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What's Up Magazine

Antique Toy Soldiers

Nov 09, 2010 05:54PM ● By Anonymous

Toy soldiers were once a coveted gift for a little boy. With his army of soldiers he could stage marches and battles on a floor or tabletop. Today, the toys of choice include computer games, remote-control cars, and decoder rings. If children choose to reenact the strategies of war, they are likely to do so with airplanes, helicopters, and guerilla fighters—not with neatly uniformed soldiers lined up in a straight row. Still, there are older children and adults who do collect and trade miniature soldiers and warriors they paint and decorate themselves for battle reenactments. There are also the nostalgic adults who collect antique toy soldiers.

As long as man has had armies, there have been soldier toys, but the collectible ones were made mostly in the 19th and early 20th centuries. The least-expensive soldiers were those made out of paper, which were meant to be cut and pasted on wood or cardboard. If you come across uncut sheets of paper soldiers, you have a valuable find.

Composition soldiers were manufactured mostly in Germany. Those marketed with the name Elastolin were made by O&M Hausser of Naustadt.

Metal soldiers, composed of varying types of lead and tin alloys like the soldiers described in the Hans Christian Andersen fairy tale, are the most valuable. There are basically four kinds of metal soldiers: flats, semi-rounds, three-dimensional hollows, and three-dimensional solids. Flats generally tend to be used for war gaming. Semi-rounds were cast from molds that people could buy for their own use; for that reason, they don’t have a lot of collectors’ value.

Any of the four types of metal model soldiers can be “connoisseur figures.” A connoisseur figure is an individually decorated piece with great detail given to historical accuracy. They are currently sold new and can be decorated by the buyer. Old models decorated by English historian Richard Courtenay are particularly prized and can be worth hundreds of dollars. Generally, connoisseur figures are distinguished by their flat colors and shading.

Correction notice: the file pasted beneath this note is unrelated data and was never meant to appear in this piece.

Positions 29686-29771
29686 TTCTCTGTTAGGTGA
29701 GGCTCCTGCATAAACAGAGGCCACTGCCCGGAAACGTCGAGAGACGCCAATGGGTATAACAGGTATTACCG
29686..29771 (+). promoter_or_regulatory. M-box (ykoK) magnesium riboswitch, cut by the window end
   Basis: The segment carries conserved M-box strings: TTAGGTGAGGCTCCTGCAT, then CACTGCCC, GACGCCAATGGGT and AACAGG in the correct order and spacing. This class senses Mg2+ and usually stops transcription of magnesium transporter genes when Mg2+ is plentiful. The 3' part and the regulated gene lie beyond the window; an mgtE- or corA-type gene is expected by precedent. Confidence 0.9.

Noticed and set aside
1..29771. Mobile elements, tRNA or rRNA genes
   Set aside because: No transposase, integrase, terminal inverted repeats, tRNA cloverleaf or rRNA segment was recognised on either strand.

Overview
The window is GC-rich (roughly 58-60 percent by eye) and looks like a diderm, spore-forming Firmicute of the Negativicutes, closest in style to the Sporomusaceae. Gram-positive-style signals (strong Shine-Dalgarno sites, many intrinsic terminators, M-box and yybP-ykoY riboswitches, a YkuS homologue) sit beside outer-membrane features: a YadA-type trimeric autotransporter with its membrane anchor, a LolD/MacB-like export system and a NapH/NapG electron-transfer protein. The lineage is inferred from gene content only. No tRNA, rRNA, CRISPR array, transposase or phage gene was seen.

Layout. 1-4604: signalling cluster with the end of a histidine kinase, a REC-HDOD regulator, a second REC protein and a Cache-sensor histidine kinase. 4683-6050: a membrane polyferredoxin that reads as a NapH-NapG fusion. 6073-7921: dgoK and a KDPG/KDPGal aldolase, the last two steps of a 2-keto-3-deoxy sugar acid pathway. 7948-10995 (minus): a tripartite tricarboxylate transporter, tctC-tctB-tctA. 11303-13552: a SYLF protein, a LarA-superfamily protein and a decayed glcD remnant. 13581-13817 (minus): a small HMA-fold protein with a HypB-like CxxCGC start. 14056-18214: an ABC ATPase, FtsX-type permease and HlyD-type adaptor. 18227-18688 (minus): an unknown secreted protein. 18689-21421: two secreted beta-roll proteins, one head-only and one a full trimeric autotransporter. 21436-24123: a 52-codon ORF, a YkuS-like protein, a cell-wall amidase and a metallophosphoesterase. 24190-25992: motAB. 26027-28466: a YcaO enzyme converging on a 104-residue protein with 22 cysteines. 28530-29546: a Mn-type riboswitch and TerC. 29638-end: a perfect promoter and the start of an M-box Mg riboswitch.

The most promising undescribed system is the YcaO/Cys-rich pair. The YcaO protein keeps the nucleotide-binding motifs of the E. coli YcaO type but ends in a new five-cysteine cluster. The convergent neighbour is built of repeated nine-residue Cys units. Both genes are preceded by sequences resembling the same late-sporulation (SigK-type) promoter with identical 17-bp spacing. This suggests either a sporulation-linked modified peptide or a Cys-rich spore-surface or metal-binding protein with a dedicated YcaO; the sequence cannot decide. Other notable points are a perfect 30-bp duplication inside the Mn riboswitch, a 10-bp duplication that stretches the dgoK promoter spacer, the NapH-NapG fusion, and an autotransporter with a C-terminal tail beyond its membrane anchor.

Mass-produced soldiers are quickly hand-painted with glossy paint and uniformly given rosy-red cheeks. William Britain developed the concept of creating hollow metal soldiers in 1893 as a strategy for using less-costly materials and taking advantage of cheap labor. Although it was more time consuming to make the hollow cast pieces, less metal was used. Nowadays, all three-dimensional soldiers are solid. Britains Ltd. currently makes a line of diecast model soldiers and a line of plastic soldiers.

Other popular companies include the French firm, Lucotte, and German firm, George Heyde. Lucotte figures are often marked with an “L” and “C” flanking the image of a bee. Subsequent models are marked “L.B.G.” and, later, “Mignot,” representing successive ownership. By the 1950s, Mignot had 20,000 molds covering soldiers from the early Romans through World War II.

The value of an antique toy soldier can range from a few dollars to several thousand dollars depending on age, condition, and rarity. Complete sets in original packaging command the highest prices. Consult reference books at your local library and bookstore, or go online to research specific companies and availability.

A display of antique toy soldiers can look great along with a toy village or trains around the Christmas tree—but should be out of the reach of small children and pets. And keep your tin soldiers away from the fireplace, or one might suffer the same fate as the steadfast tin soldier in the Hans Christian Andersen story: be thrown into the fire and melt into a tin heart.